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  9. Two Cents says:

    that may be the silver lining, but i’m not sure it’s a win.

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  10. Pete Klein says:

    Not being a fireman, maybe I shouldn’t say anything but I have always wondered where the line is or should be drawn when it comes to entering a burning building.
    At what point (if any) does someone draw the line or have the authority to draw the line and say, “Everyone out now and no one enter from this point on.”?

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  11. Mervel says:

    But what does winning mean Two cents?

    If we have learned nothing it seems after trying and failing to subjugate two countries much less advanced than us and much poorer than us; we would realize that there is no such thing as “winning”, who won the Iraq war? What does that even mean?

    I think if these things destroy our spirit that would be losing and I don’t think that they have.

    Knuckle, I think though that we are at the point instead of trying to score points with 9/11 either way, we can look at a real event and real people and how to stand in the face of what we will all face, death.

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  12. Two Cents says:

    I guess winning to me would not having to have a police state at every train station, bus station, and air port. Not having personal packages, knap-sacks, and shoes inspected if there is a hint of a terror warning.
    It’s like we’re all abused children who flinch everytime “dad” reaches across the table for the salt.
    We have to distrust, suspect, where under “normal” circumstances we might have chalked it up to diversity.
    The beauty, so to speak, of terrorism is it causes a reaction to a rumour, a threat, often without the need for a real action on their part. We can’t ignore or overlook. It causes us to segregate rather than integrate.
    It’s cost us billions of dollars to prepare to something that we have no idea of what it could be, and God forbid we don’t for fear of the consequences.
    It provides another avenue for those in our own fold, who wish to take advantage of these fears, to controll yet another aspect of our lives.
    It’s a decline of growth, a bloodclot.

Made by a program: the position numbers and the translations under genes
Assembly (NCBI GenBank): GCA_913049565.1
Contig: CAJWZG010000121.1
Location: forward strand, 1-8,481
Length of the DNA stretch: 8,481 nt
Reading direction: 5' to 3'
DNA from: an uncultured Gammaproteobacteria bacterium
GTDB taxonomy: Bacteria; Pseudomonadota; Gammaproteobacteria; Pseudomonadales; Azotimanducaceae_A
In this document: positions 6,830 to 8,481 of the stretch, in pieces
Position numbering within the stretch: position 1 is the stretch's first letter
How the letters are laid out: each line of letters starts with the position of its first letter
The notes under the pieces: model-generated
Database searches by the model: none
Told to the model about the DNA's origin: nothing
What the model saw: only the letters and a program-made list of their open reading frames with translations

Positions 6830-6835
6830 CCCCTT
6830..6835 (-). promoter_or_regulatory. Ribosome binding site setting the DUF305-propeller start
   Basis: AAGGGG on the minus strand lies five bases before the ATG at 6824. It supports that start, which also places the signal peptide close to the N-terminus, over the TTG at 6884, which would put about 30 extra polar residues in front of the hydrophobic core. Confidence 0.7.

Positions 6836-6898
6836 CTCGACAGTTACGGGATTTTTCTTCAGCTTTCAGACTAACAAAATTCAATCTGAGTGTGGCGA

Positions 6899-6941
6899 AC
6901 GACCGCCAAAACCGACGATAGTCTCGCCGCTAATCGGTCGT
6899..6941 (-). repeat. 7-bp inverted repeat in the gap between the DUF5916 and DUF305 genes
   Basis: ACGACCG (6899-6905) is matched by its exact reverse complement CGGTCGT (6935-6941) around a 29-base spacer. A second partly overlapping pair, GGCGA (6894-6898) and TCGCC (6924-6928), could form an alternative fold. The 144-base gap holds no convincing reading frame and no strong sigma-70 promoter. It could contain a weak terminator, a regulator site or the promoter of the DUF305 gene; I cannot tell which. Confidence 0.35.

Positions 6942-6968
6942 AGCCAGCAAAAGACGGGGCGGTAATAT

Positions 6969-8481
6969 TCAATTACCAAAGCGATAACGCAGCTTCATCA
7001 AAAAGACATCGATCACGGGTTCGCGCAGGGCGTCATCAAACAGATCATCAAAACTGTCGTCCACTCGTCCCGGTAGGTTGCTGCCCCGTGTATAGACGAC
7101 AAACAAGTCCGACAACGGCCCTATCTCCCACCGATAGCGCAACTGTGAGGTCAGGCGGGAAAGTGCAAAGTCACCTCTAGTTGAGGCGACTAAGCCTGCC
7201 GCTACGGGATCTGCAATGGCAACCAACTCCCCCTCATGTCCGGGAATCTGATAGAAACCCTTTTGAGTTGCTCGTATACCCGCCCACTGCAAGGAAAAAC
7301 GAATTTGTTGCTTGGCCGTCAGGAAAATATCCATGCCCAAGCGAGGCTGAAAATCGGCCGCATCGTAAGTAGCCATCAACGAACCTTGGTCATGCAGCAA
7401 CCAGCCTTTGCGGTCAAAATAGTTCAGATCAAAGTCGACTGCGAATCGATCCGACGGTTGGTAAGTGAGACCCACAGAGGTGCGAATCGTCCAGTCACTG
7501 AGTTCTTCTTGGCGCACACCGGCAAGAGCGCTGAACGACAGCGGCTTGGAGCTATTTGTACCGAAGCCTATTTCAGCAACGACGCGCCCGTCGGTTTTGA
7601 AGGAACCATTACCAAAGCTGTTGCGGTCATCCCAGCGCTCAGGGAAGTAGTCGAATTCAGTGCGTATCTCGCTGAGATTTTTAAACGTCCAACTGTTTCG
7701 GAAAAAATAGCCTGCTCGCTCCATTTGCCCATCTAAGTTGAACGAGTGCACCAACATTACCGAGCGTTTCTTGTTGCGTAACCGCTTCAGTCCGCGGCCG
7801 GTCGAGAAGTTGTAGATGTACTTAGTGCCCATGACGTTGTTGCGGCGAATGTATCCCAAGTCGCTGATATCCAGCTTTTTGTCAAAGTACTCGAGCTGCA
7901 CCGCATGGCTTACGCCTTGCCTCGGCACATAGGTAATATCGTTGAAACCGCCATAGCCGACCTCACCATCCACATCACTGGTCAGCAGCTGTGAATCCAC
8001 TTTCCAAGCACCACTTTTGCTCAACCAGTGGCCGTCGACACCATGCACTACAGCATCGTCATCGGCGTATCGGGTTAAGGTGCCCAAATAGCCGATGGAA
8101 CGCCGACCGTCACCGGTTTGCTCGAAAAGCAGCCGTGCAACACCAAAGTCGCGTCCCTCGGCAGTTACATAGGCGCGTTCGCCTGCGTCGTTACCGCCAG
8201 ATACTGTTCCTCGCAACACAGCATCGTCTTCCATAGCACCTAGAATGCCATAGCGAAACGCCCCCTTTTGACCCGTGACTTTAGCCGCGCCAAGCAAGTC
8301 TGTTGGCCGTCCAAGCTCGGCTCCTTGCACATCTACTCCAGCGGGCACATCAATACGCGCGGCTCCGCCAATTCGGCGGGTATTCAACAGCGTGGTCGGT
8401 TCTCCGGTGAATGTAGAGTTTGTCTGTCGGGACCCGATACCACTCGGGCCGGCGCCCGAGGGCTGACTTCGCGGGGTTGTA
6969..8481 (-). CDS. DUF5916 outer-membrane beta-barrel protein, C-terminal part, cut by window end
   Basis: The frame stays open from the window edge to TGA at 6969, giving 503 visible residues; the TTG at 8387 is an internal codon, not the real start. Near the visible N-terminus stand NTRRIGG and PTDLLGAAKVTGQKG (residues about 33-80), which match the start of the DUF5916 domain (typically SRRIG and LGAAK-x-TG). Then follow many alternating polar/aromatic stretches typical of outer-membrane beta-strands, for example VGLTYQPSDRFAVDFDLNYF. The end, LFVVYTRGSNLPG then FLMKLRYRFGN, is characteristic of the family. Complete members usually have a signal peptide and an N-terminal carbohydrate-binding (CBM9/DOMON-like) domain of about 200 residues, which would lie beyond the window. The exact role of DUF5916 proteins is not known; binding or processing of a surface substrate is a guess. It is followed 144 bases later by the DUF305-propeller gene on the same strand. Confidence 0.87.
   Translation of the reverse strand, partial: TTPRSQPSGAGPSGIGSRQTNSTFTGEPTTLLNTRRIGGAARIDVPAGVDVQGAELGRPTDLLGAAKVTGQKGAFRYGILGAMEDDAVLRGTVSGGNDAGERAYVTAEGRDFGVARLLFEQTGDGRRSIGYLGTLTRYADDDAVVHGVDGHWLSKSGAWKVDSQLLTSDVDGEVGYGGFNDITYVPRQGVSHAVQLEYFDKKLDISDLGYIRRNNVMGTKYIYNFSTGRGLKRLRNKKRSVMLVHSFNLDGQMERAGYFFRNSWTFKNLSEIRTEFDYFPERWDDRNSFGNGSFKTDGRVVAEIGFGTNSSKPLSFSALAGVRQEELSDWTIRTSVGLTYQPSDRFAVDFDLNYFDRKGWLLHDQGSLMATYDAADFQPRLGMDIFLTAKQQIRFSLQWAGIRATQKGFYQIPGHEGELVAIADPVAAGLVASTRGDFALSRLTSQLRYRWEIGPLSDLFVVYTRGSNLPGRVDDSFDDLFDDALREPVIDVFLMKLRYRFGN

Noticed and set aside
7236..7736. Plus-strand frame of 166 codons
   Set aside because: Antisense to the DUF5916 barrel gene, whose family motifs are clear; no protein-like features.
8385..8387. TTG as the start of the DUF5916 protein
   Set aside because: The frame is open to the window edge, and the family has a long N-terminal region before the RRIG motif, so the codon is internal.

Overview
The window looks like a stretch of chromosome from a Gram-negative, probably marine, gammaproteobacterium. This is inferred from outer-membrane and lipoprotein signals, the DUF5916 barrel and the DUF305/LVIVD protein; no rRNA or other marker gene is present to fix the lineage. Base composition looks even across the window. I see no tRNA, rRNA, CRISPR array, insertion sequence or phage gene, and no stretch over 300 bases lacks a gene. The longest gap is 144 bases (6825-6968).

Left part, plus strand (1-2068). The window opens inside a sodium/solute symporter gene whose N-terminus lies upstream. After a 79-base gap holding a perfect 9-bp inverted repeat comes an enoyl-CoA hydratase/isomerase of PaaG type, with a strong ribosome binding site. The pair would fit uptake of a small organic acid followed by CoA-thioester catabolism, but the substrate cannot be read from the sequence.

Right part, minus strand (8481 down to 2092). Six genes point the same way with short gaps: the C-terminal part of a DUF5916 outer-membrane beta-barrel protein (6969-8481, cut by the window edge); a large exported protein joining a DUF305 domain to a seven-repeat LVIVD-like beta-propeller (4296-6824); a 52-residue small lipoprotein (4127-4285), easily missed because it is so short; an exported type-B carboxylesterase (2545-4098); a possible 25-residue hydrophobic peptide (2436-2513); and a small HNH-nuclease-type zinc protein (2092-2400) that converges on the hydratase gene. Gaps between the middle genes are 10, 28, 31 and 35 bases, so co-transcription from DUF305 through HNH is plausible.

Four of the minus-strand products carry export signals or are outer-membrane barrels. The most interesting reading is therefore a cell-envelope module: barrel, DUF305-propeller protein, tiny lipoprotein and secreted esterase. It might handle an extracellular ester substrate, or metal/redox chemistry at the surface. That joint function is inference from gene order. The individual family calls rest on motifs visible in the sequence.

It’s put us in the stew with the rest of the world that we thought America was above, we were the place you could come to get away from the decline and rot and century old battles being fought by peoples who refused to get along. When we were criticised as being a “new” “young” country with no real old world culture, i always thought, well good then- considering bus bombings, adulterer stoning, theocratic societies, were far more advanced, you know, being older and having a well of true history to draw from.
    The Middle East is the oldest part of the world, the beginings of our civilization, and finally the sewage it has produced has overflowed into our yard.
    Death begins in the colon. The Middle East is the colon of civilization, and those fools are poisoning the rest of us, and have been for the 50 odd years i’ve been alive, anyway.
    Winning? i don’t know what it is either Mervel, but this aint it.
    I guess it’s like porn- i’ll know it when i see it.

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  13. knuckleheadedliberal says:

    Two Cents, if you believe we are or ever have been any different than any one else you are simply wrong. Human beings are all the same. If there was evil in the hearts of the terrorists who caused 9/11 so there is evil in the hearts of those who caused the deaths of tens of times more in reaction to it. Each one of us who has not spoken out forcefully against the torture that was committed in our name, each one of us who has not protested vehemently against the unjustified war in Iraq, the indiscriminate use of land mines, the killings of tens of thousands or perhaps hundreds of thousands of innocent people is guilty of keeping evil in our own heart. We are not very different than those we despise. There is simply some degree of detachment.

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  14. Two Cents says:

    You’re right. We are all the same, at our worst and best, and then we are all special at the same time, no?
    I was focusing on how we are winning. Well, ranting actually.
    I agree with your points, but i’m really just tired of it all, as i get my boots on to go to work.

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  15. knuckleheadedliberal says:

    I agree 100%.

    Putting on the work boots at 4:10 am? Ouch! Glad I got to sleep in till 7:00. My work boots wont go on until 7:30.

    I’ll be honoring 9/11 by getting some work done; something that didn’t happen 10 years ago today.